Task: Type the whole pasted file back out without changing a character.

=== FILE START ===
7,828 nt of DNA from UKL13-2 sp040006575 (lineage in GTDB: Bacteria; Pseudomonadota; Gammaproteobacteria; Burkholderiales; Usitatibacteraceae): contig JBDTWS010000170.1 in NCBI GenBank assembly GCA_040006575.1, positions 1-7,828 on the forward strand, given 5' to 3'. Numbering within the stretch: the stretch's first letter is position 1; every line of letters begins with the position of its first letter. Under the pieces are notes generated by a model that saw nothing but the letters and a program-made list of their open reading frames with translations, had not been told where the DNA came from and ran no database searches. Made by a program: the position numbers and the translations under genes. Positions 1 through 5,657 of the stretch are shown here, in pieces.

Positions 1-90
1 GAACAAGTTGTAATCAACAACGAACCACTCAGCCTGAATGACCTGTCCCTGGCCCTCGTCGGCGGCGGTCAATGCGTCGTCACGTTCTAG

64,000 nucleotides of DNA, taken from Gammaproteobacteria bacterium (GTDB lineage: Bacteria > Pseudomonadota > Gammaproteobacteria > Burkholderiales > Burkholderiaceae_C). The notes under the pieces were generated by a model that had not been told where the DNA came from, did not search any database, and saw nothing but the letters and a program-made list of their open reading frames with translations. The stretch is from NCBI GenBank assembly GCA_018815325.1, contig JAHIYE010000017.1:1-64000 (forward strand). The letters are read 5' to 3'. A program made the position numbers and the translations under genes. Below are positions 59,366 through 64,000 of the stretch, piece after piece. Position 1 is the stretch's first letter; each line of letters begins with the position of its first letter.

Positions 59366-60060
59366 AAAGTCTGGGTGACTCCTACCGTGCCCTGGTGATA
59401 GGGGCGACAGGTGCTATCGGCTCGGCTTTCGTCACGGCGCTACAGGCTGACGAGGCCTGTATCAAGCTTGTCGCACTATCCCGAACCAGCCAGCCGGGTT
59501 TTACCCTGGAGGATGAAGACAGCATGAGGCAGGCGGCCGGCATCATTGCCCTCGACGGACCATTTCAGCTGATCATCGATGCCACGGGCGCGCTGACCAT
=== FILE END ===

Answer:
7,828 nt of DNA from UKL13-2 sp040006575 (lineage in GTDB: Bacteria; Pseudomonadota; Gammaproteobacteria; Burkholderiales; Usitatibacteraceae): contig JBDTWS010000170.1 in NCBI GenBank assembly GCA_040006575.1, positions 1-7,828 on the forward strand, given 5' to 3'. Numbering within the stretch: the stretch's first letter is position 1; every line of letters begins with the position of its first letter. Under the pieces are notes generated by a model that saw nothing but the letters and a program-made list of their open reading frames with translations, had not been told where the DNA came from and ran no database searches. Made by a program: the position numbers and the translations under genes. Positions 1 through 5,657 of the stretch are shown here, in pieces.

Positions 1-90
1 GAACAAGTTGTAATCAACAACGAACCACTCAGCCTGAATGACCTGTCCCTGGCCCTCGTCGGCGGCGGTCAATGCGTCGTCACGTTCTAG

64,000 nucleotides of DNA, taken from Gammaproteobacteria bacterium (GTDB lineage: Bacteria > Pseudomonadota > Gammaproteobacteria > Burkholderiales > Burkholderiaceae_C). The notes under the pieces were generated by a model that had not been told where the DNA came from, did not search any database, and saw nothing but the letters and a program-made list of their open reading frames with translations. The stretch is from NCBI GenBank assembly GCA_018815325.1, contig JAHIYE010000017.1:1-64000 (forward strand). The letters are read 5' to 3'. A program made the position numbers and the translations under genes. Below are positions 59,366 through 64,000 of the stretch, piece after piece. Position 1 is the stretch's first letter; each line of letters begins with the position of its first letter.

Positions 59366-60060
59366 AAAGTCTGGGTGACTCCTACCGTGCCCTGGTGATA
59401 GGGGCGACAGGTGCTATCGGCTCGGCTTTCGTCACGGCGCTACAGGCTGACGAGGCCTGTATCAAGCTTGTCGCACTATCCCGAACCAGCCAGCCGGGTT
59501 TTACCCTGGAGGATGAAGACAGCATGAGGCAGGCGGCCGGCATCATTGCCCTCGACGGACCATTTCAGCTGATCATCGATGCCACGGGCGCGCTGACCAT